The Stanley Cup is undoubtedly the most reckognizable trophy in all of sports. Whether you make six figures playing on national television or simply play in your driveway on a pair of rollerblades, every hockey enthusiasts has imagined what it would be like to hoist the cup, to skate around the ice and smudge fingerprints on the polished finish.
Every year, when the Finals come to an end, I always look forward to the cup presentation, no matter what team wins.
Every winner has to take the same grueling trip through the post-season and defy the odds, so there's a certain joy in watching anyone sigh in relief or scream to the heavens when they finally get to touch the Stanley Cup.
Here's a list of five favorite moments of the Stanley Cup that I've had the pleasure of watching in my lifetime.
The 2010 Stanley Cup playoffs were compiled of some of the greatest hockey series I've ever watched in my life. From the Habs eliminating both the Pens and the Caps in Game 7, to Philly winning four consecutive games, down 0-3 against the Bruins, to make history.
The true feel good story of that summer were the Stanley Cup Champion Chicago Blackhawks. The roster consisted of a young core of super talented players like Jonathan Toews, Patrick Kane, Duncan Keith, Dustin Byfuglien and many more.
Winning the cup is a once in a lifetime opportunity, unless your name is Marian Hossa. The superstar was making his third consecutive trip to the finals, all with different teams. He lost in Pittsburgh to Detroit, then flew to Motown and lost to Pittsburgh! The native of Slovakia surely figured he was getting Punk'd, but in 2010 the Hawks finally took home the prize and Hossa got to hold the cup in his arms.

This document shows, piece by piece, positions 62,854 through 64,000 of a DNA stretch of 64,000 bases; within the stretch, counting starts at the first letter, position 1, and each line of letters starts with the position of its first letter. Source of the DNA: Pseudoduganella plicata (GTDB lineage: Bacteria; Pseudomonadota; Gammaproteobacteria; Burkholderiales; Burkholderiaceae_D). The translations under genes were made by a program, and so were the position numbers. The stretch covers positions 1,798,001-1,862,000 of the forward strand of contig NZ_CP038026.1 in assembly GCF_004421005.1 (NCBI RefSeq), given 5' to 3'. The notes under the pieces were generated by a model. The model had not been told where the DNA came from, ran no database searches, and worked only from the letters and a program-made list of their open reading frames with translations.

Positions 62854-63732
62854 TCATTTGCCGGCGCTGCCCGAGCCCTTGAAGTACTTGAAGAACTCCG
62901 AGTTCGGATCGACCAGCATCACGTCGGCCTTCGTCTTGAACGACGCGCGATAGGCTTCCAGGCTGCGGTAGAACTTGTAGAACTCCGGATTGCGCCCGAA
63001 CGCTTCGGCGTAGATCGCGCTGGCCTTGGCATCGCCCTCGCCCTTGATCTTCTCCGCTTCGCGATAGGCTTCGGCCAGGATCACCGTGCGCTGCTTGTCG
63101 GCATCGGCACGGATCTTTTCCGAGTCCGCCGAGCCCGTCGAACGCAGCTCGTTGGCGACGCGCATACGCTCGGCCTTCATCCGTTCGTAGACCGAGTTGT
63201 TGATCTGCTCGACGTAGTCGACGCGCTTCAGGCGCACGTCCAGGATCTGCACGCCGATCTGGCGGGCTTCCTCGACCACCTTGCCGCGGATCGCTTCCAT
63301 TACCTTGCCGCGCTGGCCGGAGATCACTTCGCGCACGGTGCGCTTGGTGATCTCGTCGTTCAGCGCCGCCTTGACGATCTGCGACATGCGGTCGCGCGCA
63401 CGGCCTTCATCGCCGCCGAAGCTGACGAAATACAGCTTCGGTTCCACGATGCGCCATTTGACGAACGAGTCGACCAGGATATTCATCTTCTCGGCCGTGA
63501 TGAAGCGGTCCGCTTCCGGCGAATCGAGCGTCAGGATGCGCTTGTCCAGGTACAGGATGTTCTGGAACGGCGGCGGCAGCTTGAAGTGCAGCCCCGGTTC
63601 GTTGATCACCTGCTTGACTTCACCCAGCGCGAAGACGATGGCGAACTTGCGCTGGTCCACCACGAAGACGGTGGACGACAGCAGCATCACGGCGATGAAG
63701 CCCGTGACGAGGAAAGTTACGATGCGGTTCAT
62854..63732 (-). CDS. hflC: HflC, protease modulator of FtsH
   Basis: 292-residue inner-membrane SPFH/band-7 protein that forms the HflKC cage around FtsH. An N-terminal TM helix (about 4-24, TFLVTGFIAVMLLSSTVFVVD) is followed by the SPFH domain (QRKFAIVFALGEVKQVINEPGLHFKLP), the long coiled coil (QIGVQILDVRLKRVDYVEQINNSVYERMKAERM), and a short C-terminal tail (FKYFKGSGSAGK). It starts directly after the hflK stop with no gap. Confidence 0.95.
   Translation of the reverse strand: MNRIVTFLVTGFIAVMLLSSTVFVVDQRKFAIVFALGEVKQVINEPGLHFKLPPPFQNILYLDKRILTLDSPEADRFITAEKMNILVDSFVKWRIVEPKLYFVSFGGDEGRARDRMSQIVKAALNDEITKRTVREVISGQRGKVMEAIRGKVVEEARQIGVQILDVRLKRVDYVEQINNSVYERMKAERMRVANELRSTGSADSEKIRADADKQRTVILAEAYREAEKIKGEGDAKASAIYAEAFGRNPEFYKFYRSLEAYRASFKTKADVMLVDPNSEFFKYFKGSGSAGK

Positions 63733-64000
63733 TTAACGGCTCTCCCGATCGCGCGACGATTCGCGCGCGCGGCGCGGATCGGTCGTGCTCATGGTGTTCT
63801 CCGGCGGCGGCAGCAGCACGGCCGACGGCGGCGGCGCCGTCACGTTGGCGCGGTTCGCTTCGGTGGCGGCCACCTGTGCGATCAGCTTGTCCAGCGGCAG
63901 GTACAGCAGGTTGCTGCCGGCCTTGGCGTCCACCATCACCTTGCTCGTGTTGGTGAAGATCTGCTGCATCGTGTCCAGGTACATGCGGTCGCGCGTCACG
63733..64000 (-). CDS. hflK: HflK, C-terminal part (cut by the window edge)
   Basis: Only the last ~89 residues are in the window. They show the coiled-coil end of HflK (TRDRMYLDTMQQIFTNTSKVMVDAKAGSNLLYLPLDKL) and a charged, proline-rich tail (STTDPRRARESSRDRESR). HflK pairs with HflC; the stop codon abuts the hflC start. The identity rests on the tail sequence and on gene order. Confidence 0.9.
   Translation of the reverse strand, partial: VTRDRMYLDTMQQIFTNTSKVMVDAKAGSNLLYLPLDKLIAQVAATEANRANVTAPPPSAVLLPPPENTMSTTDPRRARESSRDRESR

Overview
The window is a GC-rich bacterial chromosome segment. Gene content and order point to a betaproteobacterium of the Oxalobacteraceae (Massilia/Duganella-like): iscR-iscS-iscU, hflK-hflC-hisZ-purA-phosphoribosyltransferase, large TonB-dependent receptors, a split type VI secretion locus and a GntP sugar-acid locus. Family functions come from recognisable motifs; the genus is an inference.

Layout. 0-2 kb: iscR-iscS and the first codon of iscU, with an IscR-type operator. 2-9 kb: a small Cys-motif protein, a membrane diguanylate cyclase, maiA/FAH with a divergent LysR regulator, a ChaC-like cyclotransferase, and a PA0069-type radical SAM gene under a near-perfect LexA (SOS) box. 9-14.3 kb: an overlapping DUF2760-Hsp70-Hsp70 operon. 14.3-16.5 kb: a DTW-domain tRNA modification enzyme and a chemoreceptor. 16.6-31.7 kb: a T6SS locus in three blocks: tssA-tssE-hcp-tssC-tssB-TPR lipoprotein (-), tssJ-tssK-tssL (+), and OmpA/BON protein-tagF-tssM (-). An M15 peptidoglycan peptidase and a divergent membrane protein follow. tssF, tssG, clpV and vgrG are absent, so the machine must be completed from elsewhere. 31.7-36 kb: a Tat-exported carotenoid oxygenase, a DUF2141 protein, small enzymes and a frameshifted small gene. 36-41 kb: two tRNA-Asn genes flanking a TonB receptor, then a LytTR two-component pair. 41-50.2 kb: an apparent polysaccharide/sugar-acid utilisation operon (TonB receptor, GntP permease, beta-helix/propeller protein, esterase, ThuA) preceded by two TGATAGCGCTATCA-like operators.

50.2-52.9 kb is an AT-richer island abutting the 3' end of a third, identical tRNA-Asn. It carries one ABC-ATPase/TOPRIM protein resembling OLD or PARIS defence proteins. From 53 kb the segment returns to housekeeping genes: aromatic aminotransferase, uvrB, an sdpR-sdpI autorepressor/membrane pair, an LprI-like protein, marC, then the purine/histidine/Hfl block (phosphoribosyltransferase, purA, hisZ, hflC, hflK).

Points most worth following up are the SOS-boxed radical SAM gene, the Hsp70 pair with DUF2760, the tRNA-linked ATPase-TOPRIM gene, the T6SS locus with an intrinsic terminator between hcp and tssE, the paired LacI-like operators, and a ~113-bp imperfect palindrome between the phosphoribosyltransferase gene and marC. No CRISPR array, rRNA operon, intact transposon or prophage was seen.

One couldn't help but feel good about the sight of Hossa hoisting the cup and to watch how genuinely thrilled his teammates were for him to do so. It was a perfect display of camaraderie and determination.
Had Hossa lost a third straight cup, who knows what kind of legacy he would've left behind? Luckily, he'll never have to answer that question.
Scotty Bowman is a hockey legend, a class act that I've had the pleasure of watching coach and can truly say is one of my favorites to ever step foot in an arena.
No stranger to the Stanley Cup, Bowman has more rings than he has fingers. He's won a record nine championships as a coach and three as a member of the front office. The man simply defines success but his best cup win may have been in 2002, his final year as a coach in Detroit.
As the Red Wings clinched Game 5 on home ice, Bowman had already announced in February that he would finally walk away from the game, regardless of the season's outcome. Well, Scotty got one last tour with the Stanley Cup and did it in epic fashion.
After receiving the cup from captain Steve Yzerman, Bowman donned a pair of skates and hoisted Stanley above his head, sending Joe Louis arena in a frenzy as he took his final victory lap.
It was the kind of thing that even the most anti-Detroit Red Wings fans had to appreciate and one I'm glad to say I had the pleasure of having witnessed.
As a Habs fan, I can't say that watching the Boston Bruins hoist the Stanley Cup this year was particularly enjoyable, especially because they had eliminated Montreal to get there.